Abraham "Bram" Stoker (November 8, 1847 – April 20, 1912) was an Irish novelist and short story writer, best known today for his 1897 Gothic novel Dracula. During his lifetime, he was better known as personal assistant of actor Henry Irving and business manager of the Lyceum Theatre in London, which Irving owned.

Charles Baudelaire: Metamorphosis of a Vampire

Charles Baudelaire, Halloween poem, Vampire poetry, Vampire poems, Dark Poems, Dark Poetry, Gothic poetry, Goth poetry, Horror poetry, Horror poems

Meanwhile, from her red mouth the woman, in husky tones,
Twisting her body like a serpent upon hot stones
And straining her white breasts from their imprisonment,
Let fall these words, as potent as a heavy scent:
"My lips are moist and yielding, and I know the way
To keep the antique demon of remorse at bay.
All sorrows die upon my bosom. I can make
Old men laugh happily as children for my sake.
For him who sees me naked in my tresses, I
Replace the sun, the moon, and all the stars of the sky!
Believe me, learned sir, I am so deeply skilled
That when I wind a lover in my soft arms, and yield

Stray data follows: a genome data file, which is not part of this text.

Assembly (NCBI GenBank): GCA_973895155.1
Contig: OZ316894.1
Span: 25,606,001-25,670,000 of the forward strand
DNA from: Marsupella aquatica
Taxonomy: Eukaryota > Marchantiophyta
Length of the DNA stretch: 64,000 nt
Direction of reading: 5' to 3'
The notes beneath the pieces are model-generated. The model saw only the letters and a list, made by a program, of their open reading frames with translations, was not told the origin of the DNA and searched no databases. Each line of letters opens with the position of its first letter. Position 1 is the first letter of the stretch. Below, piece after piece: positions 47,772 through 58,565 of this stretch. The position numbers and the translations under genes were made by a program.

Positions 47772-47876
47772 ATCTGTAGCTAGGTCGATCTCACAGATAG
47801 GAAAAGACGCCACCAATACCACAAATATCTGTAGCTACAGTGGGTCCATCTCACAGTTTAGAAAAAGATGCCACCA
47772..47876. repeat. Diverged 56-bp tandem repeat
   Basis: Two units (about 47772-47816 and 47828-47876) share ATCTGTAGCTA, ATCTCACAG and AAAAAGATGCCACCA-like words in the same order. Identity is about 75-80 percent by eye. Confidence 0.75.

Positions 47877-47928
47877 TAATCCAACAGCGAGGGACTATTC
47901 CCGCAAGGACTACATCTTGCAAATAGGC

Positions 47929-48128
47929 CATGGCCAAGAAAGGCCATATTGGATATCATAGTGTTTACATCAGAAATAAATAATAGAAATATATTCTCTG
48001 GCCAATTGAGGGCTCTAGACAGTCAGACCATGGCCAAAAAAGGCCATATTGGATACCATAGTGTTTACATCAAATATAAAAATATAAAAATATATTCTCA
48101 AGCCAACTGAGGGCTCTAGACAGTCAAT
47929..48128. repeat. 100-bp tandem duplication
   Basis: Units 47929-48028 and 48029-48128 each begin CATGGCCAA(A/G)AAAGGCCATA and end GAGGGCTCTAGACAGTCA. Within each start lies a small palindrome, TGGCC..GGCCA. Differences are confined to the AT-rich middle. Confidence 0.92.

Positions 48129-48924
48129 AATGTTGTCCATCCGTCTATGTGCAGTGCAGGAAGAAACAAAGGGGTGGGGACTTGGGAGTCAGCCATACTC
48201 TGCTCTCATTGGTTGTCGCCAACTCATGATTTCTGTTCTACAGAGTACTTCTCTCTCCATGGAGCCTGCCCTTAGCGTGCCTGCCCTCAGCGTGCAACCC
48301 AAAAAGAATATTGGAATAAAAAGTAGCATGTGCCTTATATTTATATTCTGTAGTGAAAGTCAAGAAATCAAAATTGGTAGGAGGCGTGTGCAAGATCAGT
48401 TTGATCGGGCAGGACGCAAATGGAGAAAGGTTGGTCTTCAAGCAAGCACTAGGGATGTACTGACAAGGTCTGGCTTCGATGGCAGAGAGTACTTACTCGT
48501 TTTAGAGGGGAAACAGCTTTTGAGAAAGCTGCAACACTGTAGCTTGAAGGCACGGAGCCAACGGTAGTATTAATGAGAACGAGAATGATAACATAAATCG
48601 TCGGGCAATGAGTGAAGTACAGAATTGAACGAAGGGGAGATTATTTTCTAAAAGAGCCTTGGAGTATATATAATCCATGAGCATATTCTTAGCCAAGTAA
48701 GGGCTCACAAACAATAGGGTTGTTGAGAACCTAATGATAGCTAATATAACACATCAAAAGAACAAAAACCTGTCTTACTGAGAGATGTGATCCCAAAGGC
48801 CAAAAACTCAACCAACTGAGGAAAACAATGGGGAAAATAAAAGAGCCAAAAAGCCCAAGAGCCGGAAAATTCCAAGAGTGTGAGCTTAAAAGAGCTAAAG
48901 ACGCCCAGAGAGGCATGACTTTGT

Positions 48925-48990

My breasts like two ripe fruits for his devouring-both
Shy and voluptuous, insatiable and loath-
Upon his bed that groans and sighs luxuriously
Even the impotent angels would be damned for me!"

When she drained me of my very marrow, and cold
And weak, I turned to give her one more kiss-behold,
There at my side was nothing but a hideous
Putrescent thing, all faceless and exuding pus.
I closed my eyes and mercifully swooned till day:
Who seemed to have replenished her arteries from my own,
The wan, disjointed fragments of a skeleton
Wagged up and down in a new posture where she had lain;
Rattling with each convulsion like a weathervane
Or an old sign that creaks upon its bracket, right
Mournfully in the wind upon a winter's night.

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